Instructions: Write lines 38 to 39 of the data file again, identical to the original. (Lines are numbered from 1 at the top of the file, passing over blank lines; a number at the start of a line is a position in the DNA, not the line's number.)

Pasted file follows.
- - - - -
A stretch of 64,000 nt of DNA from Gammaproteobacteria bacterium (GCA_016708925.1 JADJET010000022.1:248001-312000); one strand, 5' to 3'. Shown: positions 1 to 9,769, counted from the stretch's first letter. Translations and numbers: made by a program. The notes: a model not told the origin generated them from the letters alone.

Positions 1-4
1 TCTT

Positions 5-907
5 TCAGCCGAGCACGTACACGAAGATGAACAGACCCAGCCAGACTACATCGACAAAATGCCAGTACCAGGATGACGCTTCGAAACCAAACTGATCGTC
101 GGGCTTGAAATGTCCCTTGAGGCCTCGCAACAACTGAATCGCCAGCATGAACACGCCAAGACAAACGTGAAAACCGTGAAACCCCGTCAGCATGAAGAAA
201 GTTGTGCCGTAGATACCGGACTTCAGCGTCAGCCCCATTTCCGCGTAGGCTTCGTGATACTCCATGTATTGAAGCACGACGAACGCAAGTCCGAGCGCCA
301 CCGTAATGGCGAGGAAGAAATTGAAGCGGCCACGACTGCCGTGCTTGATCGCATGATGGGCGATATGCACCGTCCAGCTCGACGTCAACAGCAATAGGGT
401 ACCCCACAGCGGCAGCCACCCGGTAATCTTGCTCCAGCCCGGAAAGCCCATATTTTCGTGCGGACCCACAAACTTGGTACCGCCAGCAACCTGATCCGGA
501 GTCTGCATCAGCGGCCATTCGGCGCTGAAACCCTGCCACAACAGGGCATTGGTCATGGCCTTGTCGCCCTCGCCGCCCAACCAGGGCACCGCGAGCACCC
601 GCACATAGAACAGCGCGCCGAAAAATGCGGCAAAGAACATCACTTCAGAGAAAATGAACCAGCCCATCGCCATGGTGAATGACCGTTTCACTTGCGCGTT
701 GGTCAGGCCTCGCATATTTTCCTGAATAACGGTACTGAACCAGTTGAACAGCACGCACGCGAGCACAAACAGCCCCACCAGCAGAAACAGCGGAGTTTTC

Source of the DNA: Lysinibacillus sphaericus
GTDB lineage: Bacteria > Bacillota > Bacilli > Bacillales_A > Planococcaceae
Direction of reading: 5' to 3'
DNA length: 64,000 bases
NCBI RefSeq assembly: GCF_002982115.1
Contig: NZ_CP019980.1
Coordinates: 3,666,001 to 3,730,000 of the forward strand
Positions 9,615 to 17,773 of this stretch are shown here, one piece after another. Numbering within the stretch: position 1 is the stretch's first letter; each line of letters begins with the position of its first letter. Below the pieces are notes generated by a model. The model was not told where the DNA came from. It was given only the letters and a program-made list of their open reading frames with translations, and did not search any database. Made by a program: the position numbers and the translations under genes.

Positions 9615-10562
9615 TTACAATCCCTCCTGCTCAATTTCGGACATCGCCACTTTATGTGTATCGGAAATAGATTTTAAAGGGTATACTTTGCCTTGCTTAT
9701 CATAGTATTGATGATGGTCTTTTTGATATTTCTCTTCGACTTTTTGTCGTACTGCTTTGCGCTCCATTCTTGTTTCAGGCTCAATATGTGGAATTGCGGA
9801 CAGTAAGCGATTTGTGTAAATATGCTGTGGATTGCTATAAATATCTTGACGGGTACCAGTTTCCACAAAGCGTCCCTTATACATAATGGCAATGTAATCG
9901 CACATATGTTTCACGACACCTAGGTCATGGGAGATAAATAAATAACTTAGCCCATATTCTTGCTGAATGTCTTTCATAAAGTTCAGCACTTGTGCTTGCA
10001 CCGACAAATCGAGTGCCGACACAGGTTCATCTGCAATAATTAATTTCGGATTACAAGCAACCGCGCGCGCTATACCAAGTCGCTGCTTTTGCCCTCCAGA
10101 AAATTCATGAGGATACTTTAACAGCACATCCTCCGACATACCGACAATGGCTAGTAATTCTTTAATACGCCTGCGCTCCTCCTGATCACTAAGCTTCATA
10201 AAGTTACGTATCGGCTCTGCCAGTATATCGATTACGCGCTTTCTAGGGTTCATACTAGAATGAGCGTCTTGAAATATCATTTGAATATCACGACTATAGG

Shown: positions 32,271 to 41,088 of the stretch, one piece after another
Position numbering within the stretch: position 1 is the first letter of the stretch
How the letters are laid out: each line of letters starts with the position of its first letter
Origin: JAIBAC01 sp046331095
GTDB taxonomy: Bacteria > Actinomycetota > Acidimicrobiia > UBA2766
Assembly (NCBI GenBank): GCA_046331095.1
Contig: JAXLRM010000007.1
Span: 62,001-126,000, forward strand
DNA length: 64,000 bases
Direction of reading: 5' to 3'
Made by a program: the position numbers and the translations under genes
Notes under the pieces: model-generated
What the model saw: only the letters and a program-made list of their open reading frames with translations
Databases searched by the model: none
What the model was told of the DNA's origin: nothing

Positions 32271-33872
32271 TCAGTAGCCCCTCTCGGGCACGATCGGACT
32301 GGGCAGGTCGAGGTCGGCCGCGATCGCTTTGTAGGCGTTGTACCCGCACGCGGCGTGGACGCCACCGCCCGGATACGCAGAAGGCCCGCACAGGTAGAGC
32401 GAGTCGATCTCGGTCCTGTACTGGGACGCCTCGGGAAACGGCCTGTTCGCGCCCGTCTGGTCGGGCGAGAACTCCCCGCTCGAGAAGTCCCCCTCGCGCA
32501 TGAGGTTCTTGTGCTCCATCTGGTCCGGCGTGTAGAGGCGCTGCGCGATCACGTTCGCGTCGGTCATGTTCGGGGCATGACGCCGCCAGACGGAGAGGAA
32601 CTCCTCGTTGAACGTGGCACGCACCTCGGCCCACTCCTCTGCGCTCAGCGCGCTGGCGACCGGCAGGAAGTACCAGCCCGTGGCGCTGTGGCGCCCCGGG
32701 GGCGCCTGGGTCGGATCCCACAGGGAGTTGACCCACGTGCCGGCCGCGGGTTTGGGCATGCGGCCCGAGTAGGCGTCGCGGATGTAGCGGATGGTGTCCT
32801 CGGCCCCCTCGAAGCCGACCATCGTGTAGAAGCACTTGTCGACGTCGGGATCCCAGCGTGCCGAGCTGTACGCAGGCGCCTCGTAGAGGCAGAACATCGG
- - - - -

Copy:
Direction of reading: 5' to 3'
Made by a program: the position numbers and the translations under genes